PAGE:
P. aeruginosa Associated With Higher Hospital Readmission Rate in COPD

Some patients with chronic obstructive pulmonary disease (COPD) experience a sudden worsening of their symptoms that require additional treatment—also known as acute exacerbation of COPD (AECOPD). A recent study, which investigated whether readmissions of patients with severe AECOPD varied according to the bacterium or virus identified, found that P. aeruginosa identification is associated with a higher readmission rate in patients.

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Some patients with chronic obstructive pulmonary disease (COPD) experience a sudden worsening of their symptoms that require additional treatment—also known as acute exacerbation of COPD (AECOPD). A recent study, which investigated whether readmissions of patients with severe AECOPD varied according to the bacterium or virus identified, found that P. aeruginosa identification is associated with a higher readmission rate in patients.

The study, published by the International Journal of Chronic Obstructive Pulmonary Disease, involved a retrospective review of medical records of 704 severe AECOPD events at Korea University Guro Hospital from January 2011 to May 2017. The researchers sorted the records into 2 groups, those who were readmitted within 30 days after discharge and those who were not readmitted. The researchers then analyzed the 3 most frequently identified bacteria and viruses in the study.

“In many cases, the exact cause of AECOPD is unknown. It also remains unclear how causes of AECOPD are related to its prognosis. For example, it is unknown whether the prognosis for severe AECOPD differs depending on the bacterium or virus identified as a cause of infection,” explained the authors. “Many studies have been conducted on the relationship between the prognosis of COPD and the bacterial or respiratory viral pathogens. And Pseudomonas aeruginosa has been suggested to be associated with a poor prognosis.”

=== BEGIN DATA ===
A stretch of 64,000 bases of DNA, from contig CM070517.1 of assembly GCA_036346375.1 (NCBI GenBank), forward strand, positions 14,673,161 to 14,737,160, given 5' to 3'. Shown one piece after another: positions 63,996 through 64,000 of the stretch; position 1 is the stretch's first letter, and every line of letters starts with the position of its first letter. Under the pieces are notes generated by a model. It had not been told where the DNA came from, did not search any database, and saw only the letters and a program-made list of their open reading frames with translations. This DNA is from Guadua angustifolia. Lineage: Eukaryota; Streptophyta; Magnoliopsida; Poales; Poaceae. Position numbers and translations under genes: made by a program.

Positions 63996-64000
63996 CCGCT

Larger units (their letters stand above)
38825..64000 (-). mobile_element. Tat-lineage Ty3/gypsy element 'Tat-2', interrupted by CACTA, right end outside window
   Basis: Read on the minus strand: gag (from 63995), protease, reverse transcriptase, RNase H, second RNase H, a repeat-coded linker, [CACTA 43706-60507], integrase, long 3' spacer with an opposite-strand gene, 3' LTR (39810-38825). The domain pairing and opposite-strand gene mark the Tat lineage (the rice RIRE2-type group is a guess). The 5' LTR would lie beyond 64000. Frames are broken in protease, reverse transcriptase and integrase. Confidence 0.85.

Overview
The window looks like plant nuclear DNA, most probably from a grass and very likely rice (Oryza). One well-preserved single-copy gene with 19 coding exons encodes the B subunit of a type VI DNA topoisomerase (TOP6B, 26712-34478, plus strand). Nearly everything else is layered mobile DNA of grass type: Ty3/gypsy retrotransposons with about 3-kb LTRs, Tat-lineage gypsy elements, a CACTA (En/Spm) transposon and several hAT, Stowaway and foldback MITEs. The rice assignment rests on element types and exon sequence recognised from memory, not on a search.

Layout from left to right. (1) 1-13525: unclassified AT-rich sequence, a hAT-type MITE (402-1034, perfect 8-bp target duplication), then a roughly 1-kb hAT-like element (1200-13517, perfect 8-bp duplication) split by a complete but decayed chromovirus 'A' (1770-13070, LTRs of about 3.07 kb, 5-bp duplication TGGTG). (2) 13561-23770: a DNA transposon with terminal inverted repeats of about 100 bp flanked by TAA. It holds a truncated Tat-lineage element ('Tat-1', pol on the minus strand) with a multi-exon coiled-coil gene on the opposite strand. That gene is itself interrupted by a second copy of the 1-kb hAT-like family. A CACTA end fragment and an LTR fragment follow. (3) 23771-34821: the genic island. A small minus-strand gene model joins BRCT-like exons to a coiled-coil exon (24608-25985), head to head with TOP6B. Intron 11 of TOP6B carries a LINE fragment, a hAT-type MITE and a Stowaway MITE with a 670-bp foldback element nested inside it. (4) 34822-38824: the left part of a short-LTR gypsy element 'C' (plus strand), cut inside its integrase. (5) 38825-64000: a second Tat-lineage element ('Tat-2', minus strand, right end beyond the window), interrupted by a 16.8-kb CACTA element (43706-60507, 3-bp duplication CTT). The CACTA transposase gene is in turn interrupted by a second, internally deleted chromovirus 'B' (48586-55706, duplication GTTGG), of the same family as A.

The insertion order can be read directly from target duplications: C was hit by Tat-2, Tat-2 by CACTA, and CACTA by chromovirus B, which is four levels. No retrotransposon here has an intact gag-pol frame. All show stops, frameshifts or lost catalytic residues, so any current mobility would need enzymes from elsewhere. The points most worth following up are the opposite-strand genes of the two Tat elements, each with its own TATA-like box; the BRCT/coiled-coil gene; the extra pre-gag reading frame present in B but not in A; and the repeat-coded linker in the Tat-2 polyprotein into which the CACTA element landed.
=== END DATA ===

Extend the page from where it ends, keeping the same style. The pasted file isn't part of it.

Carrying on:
Sixty-five of the 704 events considered were followed by readmission within 30 days. The 3 most commonly identified bacteria were Pseudomonas aeruginosa, Streptococcus pneumoniae, and Haemophilus influenzae. The 3 most commonly identified viruses were influenza virus, rhinovirus, and parainfluenza virus.

The readmission group demonstrated a higher rate of bacterial identification with no viral identification and a higher rate of identification with the P. aeruginosa. The researchers used propensity score matching and found that the readmission group still showed a higher P. aeruginosa identification rate, yet there was no significant difference in the rate of bacterial identification, with no viral identification. Furthermore, when the multivariate analysis was conducted, the readmission group demonstrated a higher P. aeruginosa identification rate than the no-readmission group.

“P. aeruginosa is a Gram-negative rod bacterium that can cause opportunistic infections. It is the causative agent of infections mainly in immunocompromised or chronic lung disease patients, including patients with cystic fibrosis or COPD,” concluded the authors. “P. aeruginosa infections in severe AECOPD are difficult to treat, and secondary problems often arise. P. aeruginosa infections occur mainly in high-risk patients. In severe AECOPD, P. aeruginosa infections mean poor prognosis and an increased rate of readmission.”

The authors suggested the need for an additional large-scale, multicenter, randomized control study in order to confirm these results.

Reference

Chi J, Oh JY, Lee YS, et al. Pseudomonas aeruginosa infection increases the readmission rate of COPD patients. [published online October 2, 2018]. Int J Chron Obstruct Pulmon Dis. doi: 10.2147/COPD.S173759.